Do All Light Fixtures Have to Match & Have the Same Exact Finish?

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When you're building a new home or remodeling an existing one, the number of design decisions to make can feel overwhelming. Step inside your local home improvement store, and you'll find seemingly endless options for lighting, including style, finish, bulb type and mounting style. Whether or not the fixtures need to match depends on several factors.

Lighting in the Same Room

  • Installed lights within the same room, such as chandeliers and pendants in a kitchen, should match in finish and style. Even if you select two light fixtures that are both brushed nickel, ensure the styles of both fixtures are consistent. For example, don't choose one very contemporary fixture and one antique. However, installed lighting does not necessarily need to match task lighting, such as lamps on a side table. See that your lighting has the same character and feel to keep your room cohesive.

Lighting Throughout a Home

  • Lights in one room do not have to match lights in another. If you can choose lighting fixtures that complement each other, you can create a home that feels interesting and layered, though achieving this look takes some skill and effort. If you'd prefer your home to feel cohesive but don't want the lighting finishes to match, find a common theme to tie them together. For example, choose similar styles in different finishes.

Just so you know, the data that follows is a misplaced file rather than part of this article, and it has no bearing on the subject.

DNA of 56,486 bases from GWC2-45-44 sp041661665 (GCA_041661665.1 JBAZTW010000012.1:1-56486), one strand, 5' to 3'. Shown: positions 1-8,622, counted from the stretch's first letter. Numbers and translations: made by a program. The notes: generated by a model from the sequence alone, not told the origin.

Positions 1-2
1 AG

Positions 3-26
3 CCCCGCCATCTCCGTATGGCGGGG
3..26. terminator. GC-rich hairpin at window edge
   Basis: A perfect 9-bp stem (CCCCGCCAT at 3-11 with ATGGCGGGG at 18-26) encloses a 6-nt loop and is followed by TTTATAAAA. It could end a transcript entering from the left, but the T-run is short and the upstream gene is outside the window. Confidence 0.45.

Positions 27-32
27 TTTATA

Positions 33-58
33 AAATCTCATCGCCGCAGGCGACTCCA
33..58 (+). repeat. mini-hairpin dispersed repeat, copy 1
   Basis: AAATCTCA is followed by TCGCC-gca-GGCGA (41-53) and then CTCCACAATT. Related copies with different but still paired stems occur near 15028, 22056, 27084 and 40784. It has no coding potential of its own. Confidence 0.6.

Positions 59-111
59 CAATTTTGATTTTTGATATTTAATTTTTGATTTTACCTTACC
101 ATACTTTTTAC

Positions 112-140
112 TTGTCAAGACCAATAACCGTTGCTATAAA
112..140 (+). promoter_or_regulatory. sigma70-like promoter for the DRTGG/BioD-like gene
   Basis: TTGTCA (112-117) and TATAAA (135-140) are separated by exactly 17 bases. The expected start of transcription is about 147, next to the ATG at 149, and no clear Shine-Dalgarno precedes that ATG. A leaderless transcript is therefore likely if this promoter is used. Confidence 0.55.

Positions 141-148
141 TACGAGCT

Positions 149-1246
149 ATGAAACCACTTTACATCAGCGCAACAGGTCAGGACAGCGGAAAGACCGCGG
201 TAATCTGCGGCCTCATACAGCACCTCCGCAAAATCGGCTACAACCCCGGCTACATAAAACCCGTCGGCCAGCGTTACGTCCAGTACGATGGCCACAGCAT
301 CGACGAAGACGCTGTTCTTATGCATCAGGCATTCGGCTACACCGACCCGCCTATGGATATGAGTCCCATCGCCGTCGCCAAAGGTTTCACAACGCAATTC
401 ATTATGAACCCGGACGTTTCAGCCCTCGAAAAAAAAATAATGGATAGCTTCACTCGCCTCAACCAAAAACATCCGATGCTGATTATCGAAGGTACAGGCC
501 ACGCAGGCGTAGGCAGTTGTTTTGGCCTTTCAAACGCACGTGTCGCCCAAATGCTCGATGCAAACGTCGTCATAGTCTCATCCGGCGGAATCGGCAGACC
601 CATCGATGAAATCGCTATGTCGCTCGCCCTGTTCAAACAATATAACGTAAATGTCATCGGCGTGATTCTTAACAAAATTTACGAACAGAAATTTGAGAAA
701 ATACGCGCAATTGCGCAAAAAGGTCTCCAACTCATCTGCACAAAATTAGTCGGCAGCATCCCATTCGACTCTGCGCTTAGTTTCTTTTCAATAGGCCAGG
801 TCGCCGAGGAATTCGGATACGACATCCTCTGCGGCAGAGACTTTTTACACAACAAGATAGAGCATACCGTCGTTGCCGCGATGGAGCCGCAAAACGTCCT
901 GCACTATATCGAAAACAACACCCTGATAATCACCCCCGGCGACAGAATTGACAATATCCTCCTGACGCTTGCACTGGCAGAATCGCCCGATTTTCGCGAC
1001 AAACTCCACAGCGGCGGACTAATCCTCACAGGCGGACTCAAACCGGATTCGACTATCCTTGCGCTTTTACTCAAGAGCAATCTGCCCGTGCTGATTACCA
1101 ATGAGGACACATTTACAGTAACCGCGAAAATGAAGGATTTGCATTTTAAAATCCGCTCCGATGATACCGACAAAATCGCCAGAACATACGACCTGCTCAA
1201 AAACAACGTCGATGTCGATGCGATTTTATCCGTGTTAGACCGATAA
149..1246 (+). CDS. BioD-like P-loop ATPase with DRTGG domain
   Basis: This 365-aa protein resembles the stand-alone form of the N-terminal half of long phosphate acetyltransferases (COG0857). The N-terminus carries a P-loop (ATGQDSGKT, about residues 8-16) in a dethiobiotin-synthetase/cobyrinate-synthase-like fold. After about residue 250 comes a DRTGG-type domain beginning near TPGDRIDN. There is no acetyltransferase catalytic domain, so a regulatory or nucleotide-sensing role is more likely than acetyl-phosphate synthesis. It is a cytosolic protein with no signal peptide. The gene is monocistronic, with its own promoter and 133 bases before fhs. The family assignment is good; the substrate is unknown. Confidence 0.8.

Bathrooms and Kitchens

  • Selecting lighting in your bathroom or kitchen may feel more complicated because you have faucets and cabinet hardware to consider as well. Try to match your lighting to the existing hardware; however, matching isn't absolutely necessary as the lights are separated visually from the faucets and cabinet knobs and pulls. If possible, aim for lights that keep in character of the room. For example, if your bathroom is traditional, do not choose an extremely modern light fixture even if the finishes are similar.

Other Considerations

  • Consider the finishes you'll be mixing as some finishes play better together than others. For example, oil-rubbed bronze can blend seamlessly with brushed nickel as both have a historic and traditional feel. Polished chrome and brushed nickel are similar in color, so differences will be more difficult to discern. Brass and silver are more likely to clash.

References

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